1. Introduction
Automatic differentiation (AD) is a popular technique for computing derivatives of functions implemented by computer programs, essentially by applying the chain rule across the program code. It is typically the method of choice for computing derivatives in machine learning and scientific computing because of its efficiency and numerical stability. AD has two main variants: forwardmode AD, which calculates the derivative of a function, and reversemode AD, which calculates the (matrix) transpose of the derivative. Roughly speaking, for a function $f:{\mathbb{R}}^n\to {\mathbb{R}}^m$ , reverse mode is the more efficient technique if $n\gg m$ and forward mode is if $n\ll m$ . Seeing that we are usually interested in computing derivatives (or gradients) of functions $f:{\mathbb{R}}^n\to\mathbb{R}$ with very large n, reverse AD tends to be the more important algorithm in practice (Baydin et al. Reference Baydin, Pearlmutter, Radul and Siskind2017).
While the study of AD has a long history in the numerical methods community, which we will not survey (see, e.g., Griewank and Walther Reference Griewank and Walther2008), there has recently been a proliferation of work by the programming languages community examining the technique from a new angle. New goals pursued by this community include

• giving a concise, clear, and easytoimplement definition of various AD algorithms;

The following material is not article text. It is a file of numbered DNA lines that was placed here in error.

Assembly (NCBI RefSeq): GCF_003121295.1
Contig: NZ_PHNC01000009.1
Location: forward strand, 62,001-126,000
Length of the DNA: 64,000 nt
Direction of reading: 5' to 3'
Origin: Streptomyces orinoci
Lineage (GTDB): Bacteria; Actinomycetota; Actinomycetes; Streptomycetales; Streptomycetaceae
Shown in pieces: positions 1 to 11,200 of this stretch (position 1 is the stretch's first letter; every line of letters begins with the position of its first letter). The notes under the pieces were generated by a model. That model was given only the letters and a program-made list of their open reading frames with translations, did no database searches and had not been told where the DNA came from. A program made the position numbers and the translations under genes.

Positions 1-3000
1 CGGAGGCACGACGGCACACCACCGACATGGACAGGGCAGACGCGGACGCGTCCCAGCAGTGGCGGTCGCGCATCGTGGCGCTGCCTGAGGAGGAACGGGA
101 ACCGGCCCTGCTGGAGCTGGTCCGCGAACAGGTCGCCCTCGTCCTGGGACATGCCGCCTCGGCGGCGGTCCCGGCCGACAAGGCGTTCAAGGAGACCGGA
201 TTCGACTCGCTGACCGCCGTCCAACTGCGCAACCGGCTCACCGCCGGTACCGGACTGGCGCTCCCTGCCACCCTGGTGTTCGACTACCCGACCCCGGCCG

• expanding the languages and programming techniques that AD can be applied to;

• relating AD to its mathematical foundations in differential geometry and proving that AD implementations correctly calculate derivatives;

• performing AD at compile time through source code transformation, to maximally expose optimization opportunities to the compiler and to avoid interpreter overhead that other AD approaches can incur;

• providing formal complexity guarantees for AD implementations.
We provide a brief summary of some of this more recent work in Section 16. The present paper adds to this new body of work by advancing the state of the art of the first four goals. We leave the fifth goal when applied to our technique mostly to future work (with the exception of Corollary 130). Specifically, we extend the scope of the Combinatory Homomorphic Automatic Differentiation (CHAD) method of forward and reverse AD (Vákár Reference Vákár2021, Vákár and Smeding Reference Vákár and Smeding2022) (from the previous state of the art: a simply typed $\lambda$ calculus) to apply to total functional programming languages with expressive type systems, that is, the combination of: